In a first-of-its-kind move, the Tamil Nadu government gazette has published a glossary of LGBTQIA+ terms. In this context, it becomes essential to examine the importance of pronouns and language in the politics of inclusion and also discuss how such moves impact the advocacy of queer rights in a country like India.
As a country, India is on an odd road in terms of queer rights — while the Supreme Court, in a recent statement, called the ‘atypical’ queer families as worthy of deserving social benefits, the central government has opposed the same-sex marriage rights and even opposed the live telecast of the case. Notably, the use of the word ‘atypical’ in acknowledging the existence of queer relationships and families actually others them more.
Within the queer rights discourse in India, this is not the first time there has been a positive step toward affirming queer community. However, it is a rare time that the move has been welcomed by queer rights activists and members of the LGBTQIA+ community. Before this, in 2021, NCERT Manual did a tremendous job at highlighting gender-sensitive and trans-inclusive approaches to education. More notably, Madras High Court ruled for the removal of queerphobic material from medical textbooks in India.
The present glossary has adopted the terms that have been preferred by the community and developed by Queer Chennai Chronicles, Orinam and The News Minute, who further built on the work done by QCC-TNM media reference guide and Orinam’s terminology.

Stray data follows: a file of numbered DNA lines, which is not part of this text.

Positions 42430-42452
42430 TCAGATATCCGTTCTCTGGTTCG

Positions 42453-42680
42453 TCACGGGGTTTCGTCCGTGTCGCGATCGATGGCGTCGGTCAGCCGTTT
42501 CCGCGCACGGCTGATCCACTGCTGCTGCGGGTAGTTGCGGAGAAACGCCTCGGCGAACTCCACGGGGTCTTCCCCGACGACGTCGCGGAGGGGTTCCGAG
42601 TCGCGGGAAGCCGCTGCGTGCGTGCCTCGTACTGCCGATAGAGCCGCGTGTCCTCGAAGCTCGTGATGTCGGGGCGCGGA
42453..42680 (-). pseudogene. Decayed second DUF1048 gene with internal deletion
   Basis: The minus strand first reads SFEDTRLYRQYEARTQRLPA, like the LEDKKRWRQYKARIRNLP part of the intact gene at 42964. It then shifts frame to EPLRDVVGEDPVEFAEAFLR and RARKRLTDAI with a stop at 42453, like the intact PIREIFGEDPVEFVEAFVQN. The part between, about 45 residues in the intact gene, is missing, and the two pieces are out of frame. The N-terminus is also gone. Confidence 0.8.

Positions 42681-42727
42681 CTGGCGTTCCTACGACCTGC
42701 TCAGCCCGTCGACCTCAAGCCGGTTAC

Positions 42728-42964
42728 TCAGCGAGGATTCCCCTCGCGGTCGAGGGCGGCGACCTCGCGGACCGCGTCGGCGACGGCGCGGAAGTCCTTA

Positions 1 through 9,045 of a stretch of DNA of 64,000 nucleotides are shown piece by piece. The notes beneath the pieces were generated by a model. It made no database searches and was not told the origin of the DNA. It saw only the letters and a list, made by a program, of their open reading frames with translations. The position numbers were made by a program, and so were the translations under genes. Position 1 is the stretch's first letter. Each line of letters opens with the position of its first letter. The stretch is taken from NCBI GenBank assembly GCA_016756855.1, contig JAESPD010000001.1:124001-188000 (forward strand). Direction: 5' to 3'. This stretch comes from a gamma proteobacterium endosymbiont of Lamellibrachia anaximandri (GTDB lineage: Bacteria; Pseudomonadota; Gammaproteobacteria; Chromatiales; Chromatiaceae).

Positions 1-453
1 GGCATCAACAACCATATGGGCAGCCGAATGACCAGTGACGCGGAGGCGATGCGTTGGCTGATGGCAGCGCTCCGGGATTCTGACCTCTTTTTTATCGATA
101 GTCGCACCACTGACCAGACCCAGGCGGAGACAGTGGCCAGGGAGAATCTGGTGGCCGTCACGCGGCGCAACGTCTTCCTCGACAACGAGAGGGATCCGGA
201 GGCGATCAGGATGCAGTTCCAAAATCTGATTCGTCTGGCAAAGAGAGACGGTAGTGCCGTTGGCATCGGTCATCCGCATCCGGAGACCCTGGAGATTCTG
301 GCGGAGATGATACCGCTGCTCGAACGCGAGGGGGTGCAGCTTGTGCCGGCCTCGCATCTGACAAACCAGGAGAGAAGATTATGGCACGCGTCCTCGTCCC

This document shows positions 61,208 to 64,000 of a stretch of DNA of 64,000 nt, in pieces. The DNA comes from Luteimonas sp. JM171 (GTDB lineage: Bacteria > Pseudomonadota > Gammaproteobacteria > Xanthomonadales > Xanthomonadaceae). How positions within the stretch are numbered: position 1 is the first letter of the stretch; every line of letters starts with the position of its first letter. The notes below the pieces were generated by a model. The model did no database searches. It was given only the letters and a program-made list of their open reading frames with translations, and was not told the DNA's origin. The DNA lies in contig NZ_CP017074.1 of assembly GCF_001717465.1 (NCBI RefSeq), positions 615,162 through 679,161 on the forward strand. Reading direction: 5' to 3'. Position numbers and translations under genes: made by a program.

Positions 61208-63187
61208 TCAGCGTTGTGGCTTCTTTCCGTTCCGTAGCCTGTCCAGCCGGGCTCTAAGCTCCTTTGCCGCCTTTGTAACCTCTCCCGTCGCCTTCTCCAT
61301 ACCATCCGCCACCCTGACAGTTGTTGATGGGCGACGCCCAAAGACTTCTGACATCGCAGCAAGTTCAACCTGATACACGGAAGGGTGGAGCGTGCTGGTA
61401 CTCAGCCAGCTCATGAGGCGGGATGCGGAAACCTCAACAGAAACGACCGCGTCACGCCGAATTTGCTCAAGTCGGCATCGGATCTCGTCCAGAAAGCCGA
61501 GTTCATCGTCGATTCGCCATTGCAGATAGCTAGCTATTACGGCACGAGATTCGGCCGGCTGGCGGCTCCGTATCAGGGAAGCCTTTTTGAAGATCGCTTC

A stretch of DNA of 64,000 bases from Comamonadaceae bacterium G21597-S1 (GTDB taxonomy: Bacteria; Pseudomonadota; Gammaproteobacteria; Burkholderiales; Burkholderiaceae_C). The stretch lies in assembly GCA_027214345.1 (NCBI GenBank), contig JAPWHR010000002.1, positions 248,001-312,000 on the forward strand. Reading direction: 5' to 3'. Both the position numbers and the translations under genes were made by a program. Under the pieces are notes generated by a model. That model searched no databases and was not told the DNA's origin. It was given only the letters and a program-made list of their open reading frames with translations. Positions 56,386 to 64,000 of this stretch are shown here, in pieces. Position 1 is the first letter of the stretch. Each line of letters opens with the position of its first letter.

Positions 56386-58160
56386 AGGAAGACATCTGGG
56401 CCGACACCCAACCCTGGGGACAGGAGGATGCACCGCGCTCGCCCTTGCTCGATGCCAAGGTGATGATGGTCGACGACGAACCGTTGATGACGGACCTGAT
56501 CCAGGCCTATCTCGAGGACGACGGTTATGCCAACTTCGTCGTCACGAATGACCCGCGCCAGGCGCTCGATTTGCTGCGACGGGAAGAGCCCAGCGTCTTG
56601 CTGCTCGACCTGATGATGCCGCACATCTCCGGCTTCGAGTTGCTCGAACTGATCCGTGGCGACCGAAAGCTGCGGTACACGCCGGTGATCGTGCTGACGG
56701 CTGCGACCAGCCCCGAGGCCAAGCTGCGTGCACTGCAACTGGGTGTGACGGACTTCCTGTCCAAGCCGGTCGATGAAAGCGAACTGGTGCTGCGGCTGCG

Notably, this was also included in one of the interim orders by Justice Anand Venkatesh in the Sushma (2021) case. The major difference is the replacement of the word ‘Thirunar’ (an umbrella term for transpersons) with ‘Maruviya Paalinar/Maariya Paalinar.’ The Glossary also includes terms such as Thirunangai (transgender woman), Thirunambi (transgender man), Paalputhumai (queer), Oodupal (intersex), among others.
Moreover, the glossary clearly states that it’s wrong to assume all intersex persons are transpersons, highlighting that they have diverse intersections of gender identity, gender expression and sexuality.
Furthermore, only they can identify their own gender identity, sexuality and sexual orientation. It further gives a detailed, diverse definition of gender, gender identity, and gender expression (with pronouns) along with gender non-conforming person, gender fluid person and gender non-binary person.
Importantly, it highlights that gender expression does not correspond to gender identity, advises against the usage of ‘transgender’ as a noun instead of an adjective, advises against the usage of deadnames, and differentiates gender dysphoria from gender incongruence. It even has brief information on allyship, queer pride, and coming out.
India has largely recognised transpersons as ‘third-gender,’ neither male nor female, even though their socio-cultural identity exists in multiplicities. This is where this glossary can lead to a positive change in the way people refer to queer and trans persons in India.
Tamil Nadu is considered one of India’s most progressive spaces for transgender rights, welfare, development, and activism. It is the first state in India to constitute a transgender welfare policy (provision of free gender affirmation surgery, among other benefits) and to ban intersex surgery.